More Foreclosures Expected in 2012
It would seem like a contradiction, but it’s just the machinations of the system at work: fewer Americans are behind on their mortgage payments these days, but foreclosure activity is up and is expected to continue rising. This means a wave of short sales will arrive soon, if it hasn’t already done so, as potential buyers, brokers, and banks hurry to settle on homes that are worth less than the actual mortgages on them.
Because of how the banking system previously handled delinquent mortgages, there’s a large backlog of them. However, due to recent pressure from the federal government, this backlog is being unclogged and foreclosed homes are finally emerging from the system and into the market. This means that prospective homeowners and real estate brokers will be able to have a larger inventory from which to choose, in recent months, the backlog has caused a major lack of sales activity.
According to online foreclosure sale site RealtyTrac, more than half of the country’s 200-plus metropolitan areas had increases in foreclosure starts in the first half of 2012. Five of the nation’s top ten were in California, led by the nation’s leader, Stockton. Interestingly enough, all five California metro areas and nine-tenths of the top 10 saw decreased foreclosure activity overall – Atlanta was the exception.
In addition to the rise of foreclosures in Atlanta, other cities experienced increases, including several big cities that endured foreclosure gains of more than 20 percent over the second half of 2011: Baltimore, New York, Chicago, Philadelphia, and Tampa.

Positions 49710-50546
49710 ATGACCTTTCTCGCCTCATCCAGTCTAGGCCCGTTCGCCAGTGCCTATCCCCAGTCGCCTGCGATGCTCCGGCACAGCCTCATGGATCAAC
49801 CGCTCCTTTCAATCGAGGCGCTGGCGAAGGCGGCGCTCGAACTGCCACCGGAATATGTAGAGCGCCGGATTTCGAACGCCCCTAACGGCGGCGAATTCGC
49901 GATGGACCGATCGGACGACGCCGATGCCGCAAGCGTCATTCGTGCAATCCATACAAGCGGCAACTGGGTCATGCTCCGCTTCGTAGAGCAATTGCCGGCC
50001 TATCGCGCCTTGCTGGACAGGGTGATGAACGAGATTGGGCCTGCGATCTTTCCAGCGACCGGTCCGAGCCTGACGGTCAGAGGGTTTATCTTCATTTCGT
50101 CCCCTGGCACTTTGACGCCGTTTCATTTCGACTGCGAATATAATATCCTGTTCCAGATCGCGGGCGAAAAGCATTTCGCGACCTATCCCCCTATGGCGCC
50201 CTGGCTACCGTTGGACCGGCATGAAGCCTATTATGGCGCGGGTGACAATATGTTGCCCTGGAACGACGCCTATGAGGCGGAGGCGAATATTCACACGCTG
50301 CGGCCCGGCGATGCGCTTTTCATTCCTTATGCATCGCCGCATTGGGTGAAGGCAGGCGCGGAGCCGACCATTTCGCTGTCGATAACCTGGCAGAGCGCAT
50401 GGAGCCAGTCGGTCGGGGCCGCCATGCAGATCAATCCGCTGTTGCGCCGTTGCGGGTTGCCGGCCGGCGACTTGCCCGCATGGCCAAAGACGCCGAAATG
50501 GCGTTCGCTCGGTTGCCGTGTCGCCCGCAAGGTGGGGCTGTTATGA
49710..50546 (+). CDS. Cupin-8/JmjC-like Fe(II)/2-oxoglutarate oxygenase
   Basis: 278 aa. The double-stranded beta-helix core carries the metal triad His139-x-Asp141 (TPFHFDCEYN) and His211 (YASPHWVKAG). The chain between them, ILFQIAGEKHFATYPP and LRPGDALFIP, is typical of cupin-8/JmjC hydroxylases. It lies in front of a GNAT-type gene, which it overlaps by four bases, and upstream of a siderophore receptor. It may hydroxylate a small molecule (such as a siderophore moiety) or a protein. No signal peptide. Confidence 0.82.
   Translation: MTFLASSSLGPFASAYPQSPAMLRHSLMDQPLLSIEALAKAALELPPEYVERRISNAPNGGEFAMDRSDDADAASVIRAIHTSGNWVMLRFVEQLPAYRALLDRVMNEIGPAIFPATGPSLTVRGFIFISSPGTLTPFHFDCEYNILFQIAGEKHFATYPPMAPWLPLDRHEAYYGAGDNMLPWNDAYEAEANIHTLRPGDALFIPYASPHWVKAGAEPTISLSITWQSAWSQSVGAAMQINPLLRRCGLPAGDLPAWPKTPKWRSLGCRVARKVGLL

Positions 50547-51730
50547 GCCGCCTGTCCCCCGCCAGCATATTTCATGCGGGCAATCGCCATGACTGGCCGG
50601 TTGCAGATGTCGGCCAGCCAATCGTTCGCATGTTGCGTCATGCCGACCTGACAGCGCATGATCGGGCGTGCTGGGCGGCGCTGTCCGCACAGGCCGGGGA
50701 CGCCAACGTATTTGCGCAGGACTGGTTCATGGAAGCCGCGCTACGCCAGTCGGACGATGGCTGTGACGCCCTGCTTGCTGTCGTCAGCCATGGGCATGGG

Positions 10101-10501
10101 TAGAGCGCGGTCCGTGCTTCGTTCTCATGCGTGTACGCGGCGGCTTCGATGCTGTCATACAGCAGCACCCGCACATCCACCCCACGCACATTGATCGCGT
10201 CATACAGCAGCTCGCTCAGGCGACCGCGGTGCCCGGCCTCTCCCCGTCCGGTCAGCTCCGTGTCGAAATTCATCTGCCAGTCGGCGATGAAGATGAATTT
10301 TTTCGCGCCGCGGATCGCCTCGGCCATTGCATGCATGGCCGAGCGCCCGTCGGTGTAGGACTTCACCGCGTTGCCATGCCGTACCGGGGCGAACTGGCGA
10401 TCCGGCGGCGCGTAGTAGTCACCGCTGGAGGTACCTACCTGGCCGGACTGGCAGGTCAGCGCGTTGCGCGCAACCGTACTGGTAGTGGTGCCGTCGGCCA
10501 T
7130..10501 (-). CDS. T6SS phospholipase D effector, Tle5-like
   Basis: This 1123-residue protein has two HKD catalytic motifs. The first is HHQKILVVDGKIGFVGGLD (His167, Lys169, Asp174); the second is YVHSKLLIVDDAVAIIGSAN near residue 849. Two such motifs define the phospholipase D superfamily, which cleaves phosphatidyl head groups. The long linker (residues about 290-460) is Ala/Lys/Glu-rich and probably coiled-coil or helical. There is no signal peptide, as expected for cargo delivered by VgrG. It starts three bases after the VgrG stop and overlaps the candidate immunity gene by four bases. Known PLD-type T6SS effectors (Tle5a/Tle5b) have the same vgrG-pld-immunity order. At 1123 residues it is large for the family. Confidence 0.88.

On the flip side, cities that enjoyed foreclosure decreases of more than ten percent from the second half of 2011 included Boston, Los Angeles, Detroit, San Francisco, and Seattle, which had the largest drop of all the metro areas.
In many places, sales prices are rising while foreclosure discounts are at a minimum of 15 percent, a formula that makes them top markets for investing. Boston, Cleveland, Phoenix, and Durham, NC, are all in the top 10.
Advice for Sellers
All in all, though it’s a good time for buyers, there are plenty of incentives for sellers, as well:
- Banks – Speak with your bank. JPMorgan Chase and Bank of America are among lenders who are expediting short sales programs. Sellers are prequalified, as are their homes for short sales at mutually-agreeable prices. Furthermore, some banks are paying cash to the owners of specially selected distressed properties.
- Tax breaks – Close this year. Special tax breaks, such as any debt remaining after a short sale, are ending this year and you’ll want to take advantage of them.
- Hardship is more broadly defined – Sellers wanting to short sale have to prove financial hardship, which will prevent them from paying off the loan. Banks are considering larger parameters to define hardship. Take advantage of it if need be.
Advice for Buyers
- Deals are there – While you shouldn’t expect “deals of the century”, average prices for distressed properties is $175,000, more than 20 percent below the average non-distressed properties.
- Short Sales v Foreclosures – Short-sold homes are often occupied, making them well-maintained and complete with guarantees. Compare this to foreclosed homes, usually stripped bare by displaced occupants as they leave, and short-sold homes might be a better buy.
- Long locks on mortgage rates – With rates at record lows, make sure you get a 60-day lock, if not longer, so you’ll have plenty of time between finding the property you like and actually putting the finishing touches on buying it.
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